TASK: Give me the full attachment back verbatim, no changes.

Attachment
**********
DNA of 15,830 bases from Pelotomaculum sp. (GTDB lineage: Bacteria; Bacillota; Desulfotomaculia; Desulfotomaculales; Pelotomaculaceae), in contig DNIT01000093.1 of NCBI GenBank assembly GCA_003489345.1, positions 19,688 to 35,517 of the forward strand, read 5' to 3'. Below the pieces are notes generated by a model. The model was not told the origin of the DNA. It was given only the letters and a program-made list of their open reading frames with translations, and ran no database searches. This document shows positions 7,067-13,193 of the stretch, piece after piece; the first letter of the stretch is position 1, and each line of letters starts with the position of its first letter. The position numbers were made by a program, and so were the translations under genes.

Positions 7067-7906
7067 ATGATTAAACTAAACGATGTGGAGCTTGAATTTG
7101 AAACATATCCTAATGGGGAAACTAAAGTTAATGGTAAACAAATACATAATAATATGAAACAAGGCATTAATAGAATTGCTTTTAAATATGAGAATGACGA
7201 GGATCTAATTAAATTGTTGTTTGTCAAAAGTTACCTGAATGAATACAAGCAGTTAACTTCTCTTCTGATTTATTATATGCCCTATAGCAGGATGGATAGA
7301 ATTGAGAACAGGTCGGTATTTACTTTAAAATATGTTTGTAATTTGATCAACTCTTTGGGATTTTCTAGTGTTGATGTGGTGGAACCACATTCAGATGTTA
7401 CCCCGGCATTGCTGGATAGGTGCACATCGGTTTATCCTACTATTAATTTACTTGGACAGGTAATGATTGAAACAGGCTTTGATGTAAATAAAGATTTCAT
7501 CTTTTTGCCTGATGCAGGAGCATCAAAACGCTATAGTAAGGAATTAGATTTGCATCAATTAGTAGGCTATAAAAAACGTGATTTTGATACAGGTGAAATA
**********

DNA of 15,830 bases from Pelotomaculum sp. (GTDB lineage: Bacteria; Bacillota; Desulfotomaculia; Desulfotomaculales; Pelotomaculaceae), in contig DNIT01000093.1 of NCBI GenBank assembly GCA_003489345.1, positions 19,688 to 35,517 of the forward strand, read 5' to 3'. Below the pieces are notes generated by a model. The model was not told the origin of the DNA. It was given only the letters and a program-made list of their open reading frames with translations, and ran no database searches. This document shows positions 7,067-13,193 of the stretch, piece after piece; the first letter of the stretch is position 1, and each line of letters starts with the position of its first letter. The position numbers were made by a program, and so were the translations under genes.

Positions 7067-7906
7067 ATGATTAAACTAAACGATGTGGAGCTTGAATTTG
7101 AAACATATCCTAATGGGGAAACTAAAGTTAATGGTAAACAAATACATAATAATATGAAACAAGGCATTAATAGAATTGCTTTTAAATATGAGAATGACGA
7201 GGATCTAATTAAATTGTTGTTTGTCAAAAGTTACCTGAATGAATACAAGCAGTTAACTTCTCTTCTGATTTATTATATGCCCTATAGCAGGATGGATAGA
7301 ATTGAGAACAGGTCGGTATTTACTTTAAAATATGTTTGTAATTTGATCAACTCTTTGGGATTTTCTAGTGTTGATGTGGTGGAACCACATTCAGATGTTA
7401 CCCCGGCATTGCTGGATAGGTGCACATCGGTTTATCCTACTATTAATTTACTTGGACAGGTAATGATTGAAACAGGCTTTGATGTAAATAAAGATTTCAT
7501 CTTTTTGCCTGATGCAGGAGCATCAAAACGCTATAGTAAGGAATTAGATTTGCATCAATTAGTAGGCTATAAAAAACGTGATTTTGATACAGGTGAAATA